Poster (15A100)

Systemic Sclerosis Inpatient Mortality has not improved from 1995-2011. Results from a National Irish audit of Scleroderma Co-morbidities

Author(s)

L. Harty, D. Fitzgerald, M. Henry, J. Ryan, S. Harney

Department(s)/Institutions

Rheumatology and Respiratory Departments, Cork University Hospital

Introduction

Despite the advent of potent therapies it is not clear that longevity of patients with systemic sclerosis (SSc) has improved.

Aims/Background

To evaluate age of death of SSc inpts, LOS and comorbidities in SSc patients.

Method

The HIpE system was evaluated from 57 hospitals from 1995-2011 for SSc inpts. Results are shown as totals and mean (SD). Mann-whitney u and logistic regression were employed.

Results

2667 inpt admissions occurred; 4:1, F:M, mean age 59yrs (15). Average 157 (15) admissions occurred annually for SSc patients (r2=0.01,p=0.7). 146 inpts died at average 65yrs (5) without annual improvement (r2=0.03, p=0.5). SSc age of death was younger than general inpts (p<0.0001), whose longevity improved from 72 to 74yrs (r2=0.9, p<0.0001). Male SSc inpts were average 6yrs younger than female at death (60yrs (10) v 66 yrs (6); p<0.01) in contrast to general inpts when men were average 3yrs younger than women at death (70 yrs v 73 yrs). SSc LOS increased to 14 days (r2=0.3, p=0.03), as did age of admission (r2=0.4, p<0.01). Autoimmunity was the commonest admitting diagnosis (n=945). Lung disease accounted for 383 admissions (170 infection, 62 PAH), CVS disease n=397 (236 limb / cardiac / cerebral ischaemic events, 51 CCF, 32 arrhythmia), GI n=301, Rehab n= 151, MSK n=120, Haematological n=89, Renal n= 85. 16 pregnancies occurred with 2 miscarriages, 3 pre-eclampsia, and 9 unspecified complications. Imaging was the commonest procedure (n=346), followed by IV therapy (n=297), rehabilitation (n=277), OGD (n=208) with 62 limb amputations and 9 kidney transplants.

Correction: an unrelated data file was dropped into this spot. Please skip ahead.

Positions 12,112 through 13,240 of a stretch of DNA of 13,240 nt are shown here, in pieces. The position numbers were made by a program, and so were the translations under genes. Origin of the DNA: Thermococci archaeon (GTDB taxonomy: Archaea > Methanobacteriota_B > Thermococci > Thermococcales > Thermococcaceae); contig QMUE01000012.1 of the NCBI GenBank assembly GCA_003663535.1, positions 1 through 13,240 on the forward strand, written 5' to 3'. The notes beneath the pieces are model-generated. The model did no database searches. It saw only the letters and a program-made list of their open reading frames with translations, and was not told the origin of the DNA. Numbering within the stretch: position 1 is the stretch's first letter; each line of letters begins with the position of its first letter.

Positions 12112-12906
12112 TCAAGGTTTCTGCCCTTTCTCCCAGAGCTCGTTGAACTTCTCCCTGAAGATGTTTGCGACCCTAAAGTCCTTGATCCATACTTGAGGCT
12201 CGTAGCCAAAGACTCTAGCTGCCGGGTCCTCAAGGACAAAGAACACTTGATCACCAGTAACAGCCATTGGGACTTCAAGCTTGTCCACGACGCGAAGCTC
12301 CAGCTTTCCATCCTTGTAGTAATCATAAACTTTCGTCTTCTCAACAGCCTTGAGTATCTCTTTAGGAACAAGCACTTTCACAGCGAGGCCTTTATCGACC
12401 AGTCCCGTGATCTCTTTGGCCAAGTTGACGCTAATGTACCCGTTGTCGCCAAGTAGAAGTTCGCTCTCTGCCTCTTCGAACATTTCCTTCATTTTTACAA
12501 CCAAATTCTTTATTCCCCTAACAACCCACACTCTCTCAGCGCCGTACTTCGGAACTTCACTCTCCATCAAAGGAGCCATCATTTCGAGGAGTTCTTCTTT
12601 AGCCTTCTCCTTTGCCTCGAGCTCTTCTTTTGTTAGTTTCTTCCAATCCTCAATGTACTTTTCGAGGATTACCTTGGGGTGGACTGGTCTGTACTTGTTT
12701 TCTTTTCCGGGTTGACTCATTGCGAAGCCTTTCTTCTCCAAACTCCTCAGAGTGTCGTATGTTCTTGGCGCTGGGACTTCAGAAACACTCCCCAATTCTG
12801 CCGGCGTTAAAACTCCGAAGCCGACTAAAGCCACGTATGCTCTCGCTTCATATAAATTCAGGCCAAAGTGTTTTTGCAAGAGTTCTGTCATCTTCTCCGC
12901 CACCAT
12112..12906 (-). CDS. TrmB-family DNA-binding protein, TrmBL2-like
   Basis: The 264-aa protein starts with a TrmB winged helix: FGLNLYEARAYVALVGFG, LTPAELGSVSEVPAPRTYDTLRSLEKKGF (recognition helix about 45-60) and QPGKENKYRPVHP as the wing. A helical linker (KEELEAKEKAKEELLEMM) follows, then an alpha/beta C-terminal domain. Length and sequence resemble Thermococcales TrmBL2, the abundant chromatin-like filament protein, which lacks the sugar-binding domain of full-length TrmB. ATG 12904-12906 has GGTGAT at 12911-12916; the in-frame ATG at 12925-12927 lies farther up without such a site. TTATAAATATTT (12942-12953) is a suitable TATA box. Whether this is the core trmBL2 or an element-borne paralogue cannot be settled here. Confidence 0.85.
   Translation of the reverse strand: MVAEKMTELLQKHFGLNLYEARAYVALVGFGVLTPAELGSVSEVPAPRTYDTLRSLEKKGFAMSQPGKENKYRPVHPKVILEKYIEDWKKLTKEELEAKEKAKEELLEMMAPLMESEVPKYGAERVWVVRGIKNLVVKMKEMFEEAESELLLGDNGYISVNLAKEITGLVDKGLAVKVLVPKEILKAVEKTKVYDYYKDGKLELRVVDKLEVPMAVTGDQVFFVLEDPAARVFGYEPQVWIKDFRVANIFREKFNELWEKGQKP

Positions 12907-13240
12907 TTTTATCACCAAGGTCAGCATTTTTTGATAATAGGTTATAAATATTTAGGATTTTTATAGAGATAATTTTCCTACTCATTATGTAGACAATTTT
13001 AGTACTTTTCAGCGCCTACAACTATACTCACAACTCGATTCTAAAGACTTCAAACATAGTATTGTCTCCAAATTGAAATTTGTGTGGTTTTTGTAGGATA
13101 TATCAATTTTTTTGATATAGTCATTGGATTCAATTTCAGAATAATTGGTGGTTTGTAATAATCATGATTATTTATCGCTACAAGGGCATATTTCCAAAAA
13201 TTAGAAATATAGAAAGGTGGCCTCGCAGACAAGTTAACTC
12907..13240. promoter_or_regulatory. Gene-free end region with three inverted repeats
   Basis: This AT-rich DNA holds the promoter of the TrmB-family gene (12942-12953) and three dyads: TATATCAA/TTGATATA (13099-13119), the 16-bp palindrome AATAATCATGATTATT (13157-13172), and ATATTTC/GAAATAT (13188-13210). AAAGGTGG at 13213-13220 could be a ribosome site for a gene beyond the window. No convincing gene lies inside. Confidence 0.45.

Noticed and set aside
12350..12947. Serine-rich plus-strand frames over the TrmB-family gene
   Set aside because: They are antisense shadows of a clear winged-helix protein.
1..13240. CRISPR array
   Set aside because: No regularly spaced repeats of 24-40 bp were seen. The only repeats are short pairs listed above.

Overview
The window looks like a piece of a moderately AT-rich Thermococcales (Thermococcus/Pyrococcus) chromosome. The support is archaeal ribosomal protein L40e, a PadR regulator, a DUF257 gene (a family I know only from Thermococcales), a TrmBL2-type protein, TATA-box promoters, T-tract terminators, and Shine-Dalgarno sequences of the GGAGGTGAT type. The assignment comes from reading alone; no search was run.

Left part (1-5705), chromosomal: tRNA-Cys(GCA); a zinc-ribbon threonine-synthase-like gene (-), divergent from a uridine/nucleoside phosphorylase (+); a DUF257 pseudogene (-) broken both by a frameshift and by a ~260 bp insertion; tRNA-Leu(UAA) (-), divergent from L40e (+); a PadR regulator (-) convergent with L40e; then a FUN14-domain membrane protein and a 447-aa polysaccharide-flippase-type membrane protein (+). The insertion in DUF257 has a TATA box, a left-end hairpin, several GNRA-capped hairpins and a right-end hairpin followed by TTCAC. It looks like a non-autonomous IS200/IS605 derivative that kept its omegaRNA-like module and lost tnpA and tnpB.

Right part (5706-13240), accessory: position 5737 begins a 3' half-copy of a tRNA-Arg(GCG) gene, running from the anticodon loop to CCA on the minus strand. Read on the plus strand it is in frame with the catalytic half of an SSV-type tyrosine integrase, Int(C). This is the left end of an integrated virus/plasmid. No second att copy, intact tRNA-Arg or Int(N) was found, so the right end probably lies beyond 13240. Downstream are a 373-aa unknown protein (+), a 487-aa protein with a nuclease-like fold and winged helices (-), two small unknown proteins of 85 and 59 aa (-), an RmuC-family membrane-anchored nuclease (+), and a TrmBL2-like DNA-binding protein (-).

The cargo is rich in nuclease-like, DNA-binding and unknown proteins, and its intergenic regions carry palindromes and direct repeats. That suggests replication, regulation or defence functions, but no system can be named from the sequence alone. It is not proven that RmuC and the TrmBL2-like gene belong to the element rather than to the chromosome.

Conclusions

Age of death among SSc inpts is not improving, worse in men. SSc LOS is increasing. Cardiopulmonary comorbidity predominates among Irish SSc inpts requiring more awareness and therapeutics for this aspect of SSc.